The effects of vagus nerve stimulation on the course and outcomes of patients with bipolar disorder in a treatment-resistant depressive episode: a 5-year prospective registry

R. Hamish McAllister-Williams, Soraia Sousa, Arun Kumar, Teresa Greco, Mark T. Bunker, Scott T. Aaronson, Charles R. Conway, A. John Rush

Research output: Contribution to journalArticle

Abstract

Background: To compare illness characteristics, treatment history, response and durability, and suicidality scores over a 5-year period in patients with treatment-resistant bipolar depression participating in a prospective, multicenter, open-label registry and receiving Vagus Nerve Stimulation Therapy (VNS Therapy) plus treatment-as-usual (VNS + TAU) or TAU alone. Methods: Response was defined as ≥ 50% decrease from baseline Montgomery–Åsberg Depression Rating Scale (MADRS) total score at 3, 6, 9, or 12 months post-baseline. Response was retained while MADRS score remained ≥ 40% lower than baseline. Time-to-events was estimated using Kaplan–Meier (KM) analysis and compared using log-rank test. Suicidality was assessed using the MADRS Item 10 score. Results: At baseline (entry into registry), the VNS + TAU group (N = 97) had more episodes of depression, psychiatric hospitalizations, lifetime suicide attempts and higher suicidality score, more severe symptoms (based on MADRS and other scales), and higher rate of prior electroconvulsive therapy than TAU group (N = 59). Lifetime use of medications was similar between the groups (a mean of 9) and was consistent with the severe treatment-resistant nature of their depression. Over 5 years, 63% (61/97) in VNS + TAU had an initial response compared with 39% (23/59) in TAU. The time-to-initial response was significantly quicker for VNS + TAU than for TAU (p < 0.03). Among responders in the first year after implant, the KM estimate of the median time-to-relapse from initial response was 15.2 vs 7.6 months for VNS + TAU compared with TAU (difference was not statistically significant). The mean reduction in suicidality score across the study visits was significantly greater in the VNS + TAU than in the TAU group (p < 0.001). Conclusions: The patients who received VNS + TAU included in this analysis had severe bipolar depression that had proved extremely difficult to treat. The TAU comparator group were similar though had slightly less severe illnesses on some measures and had less history of suicide attempts. Treatment with VNS + TAU was associated with a higher likelihood of attaining a response compared to TAU alone. VNS + TAU was also associated with a significantly greater mean reduction in suicidality. Limitations: In this registry study, participants were not randomized to the study treatment group, VNS Therapy stimulation parameters were not controlled, and there was a high attrition rate over 5 years. Trial registration ClinicalTrials.gov NCT00320372. Registered 3 May 2006, https://clinicaltrials.gov/ct2/show/NCT00320372 (retrospectively registered).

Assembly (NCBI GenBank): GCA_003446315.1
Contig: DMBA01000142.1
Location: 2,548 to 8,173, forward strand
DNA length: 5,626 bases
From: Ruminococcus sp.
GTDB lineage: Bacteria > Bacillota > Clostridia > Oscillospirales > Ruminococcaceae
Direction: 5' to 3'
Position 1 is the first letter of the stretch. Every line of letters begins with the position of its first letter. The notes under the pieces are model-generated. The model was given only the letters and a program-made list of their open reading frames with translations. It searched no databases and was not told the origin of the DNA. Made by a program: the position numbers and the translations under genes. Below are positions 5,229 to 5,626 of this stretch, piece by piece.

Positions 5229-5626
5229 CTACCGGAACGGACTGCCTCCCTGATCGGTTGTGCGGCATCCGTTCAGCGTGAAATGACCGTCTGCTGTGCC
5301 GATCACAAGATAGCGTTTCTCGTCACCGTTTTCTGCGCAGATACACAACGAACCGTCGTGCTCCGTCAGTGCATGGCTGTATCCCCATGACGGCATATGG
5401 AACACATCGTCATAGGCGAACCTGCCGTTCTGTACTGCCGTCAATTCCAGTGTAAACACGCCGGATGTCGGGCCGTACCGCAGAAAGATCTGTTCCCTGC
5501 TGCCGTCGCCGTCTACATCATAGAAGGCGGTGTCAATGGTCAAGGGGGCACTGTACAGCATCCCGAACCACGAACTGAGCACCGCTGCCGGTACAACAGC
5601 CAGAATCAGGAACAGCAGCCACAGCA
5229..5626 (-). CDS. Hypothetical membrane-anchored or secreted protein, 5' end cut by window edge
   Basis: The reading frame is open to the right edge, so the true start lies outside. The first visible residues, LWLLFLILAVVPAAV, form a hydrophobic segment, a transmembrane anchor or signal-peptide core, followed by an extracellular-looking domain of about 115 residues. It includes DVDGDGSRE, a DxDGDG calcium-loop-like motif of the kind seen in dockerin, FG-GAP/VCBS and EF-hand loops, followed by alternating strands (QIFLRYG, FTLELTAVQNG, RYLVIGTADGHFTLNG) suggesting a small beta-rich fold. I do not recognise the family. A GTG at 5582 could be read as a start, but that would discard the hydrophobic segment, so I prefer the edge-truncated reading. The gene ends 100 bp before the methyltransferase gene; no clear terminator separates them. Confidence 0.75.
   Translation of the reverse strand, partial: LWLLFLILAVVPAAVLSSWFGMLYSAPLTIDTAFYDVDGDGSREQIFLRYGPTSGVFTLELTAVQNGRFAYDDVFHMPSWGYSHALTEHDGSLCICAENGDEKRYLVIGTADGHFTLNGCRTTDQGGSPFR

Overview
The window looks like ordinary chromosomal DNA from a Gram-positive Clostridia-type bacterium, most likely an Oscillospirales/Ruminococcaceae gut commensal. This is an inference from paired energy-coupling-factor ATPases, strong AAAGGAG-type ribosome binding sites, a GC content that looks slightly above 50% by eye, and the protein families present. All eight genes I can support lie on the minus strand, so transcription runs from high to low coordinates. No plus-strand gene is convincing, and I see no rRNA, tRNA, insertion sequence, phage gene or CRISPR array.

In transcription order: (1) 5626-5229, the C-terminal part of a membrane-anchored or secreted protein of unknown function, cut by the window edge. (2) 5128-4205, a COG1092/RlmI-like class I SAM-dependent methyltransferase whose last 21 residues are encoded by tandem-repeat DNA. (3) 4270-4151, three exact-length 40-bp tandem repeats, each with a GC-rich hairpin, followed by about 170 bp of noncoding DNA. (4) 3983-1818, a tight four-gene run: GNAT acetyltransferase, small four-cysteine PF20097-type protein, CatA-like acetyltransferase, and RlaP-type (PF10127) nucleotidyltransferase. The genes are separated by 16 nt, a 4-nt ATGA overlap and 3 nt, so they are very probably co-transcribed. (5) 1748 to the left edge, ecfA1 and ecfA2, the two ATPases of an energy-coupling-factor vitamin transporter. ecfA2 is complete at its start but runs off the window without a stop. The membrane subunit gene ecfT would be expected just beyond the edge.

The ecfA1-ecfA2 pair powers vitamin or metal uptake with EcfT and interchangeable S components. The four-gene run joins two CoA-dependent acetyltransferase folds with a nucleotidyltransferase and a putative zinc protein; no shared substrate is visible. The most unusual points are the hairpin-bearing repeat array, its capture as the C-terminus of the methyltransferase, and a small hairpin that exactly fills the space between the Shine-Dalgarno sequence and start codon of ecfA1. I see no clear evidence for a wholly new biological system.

Original languageEnglish
Article number13
JournalInternational Journal of Bipolar Disorders
Volume8
Issue number1
DOIs
StatePublished - Dec 1 2020

Keywords

  • Bipolar disorder
  • Depression
  • Response
  • Suicidality
  • Treatment-resistant depression
  • Vagus Nerve Stimulation Therapy
  • VNS TRD registry

Fingerprint Dive into the research topics of 'The effects of vagus nerve stimulation on the course and outcomes of patients with bipolar disorder in a treatment-resistant depressive episode: a 5-year prospective registry'. Together they form a unique fingerprint.

  • Cite this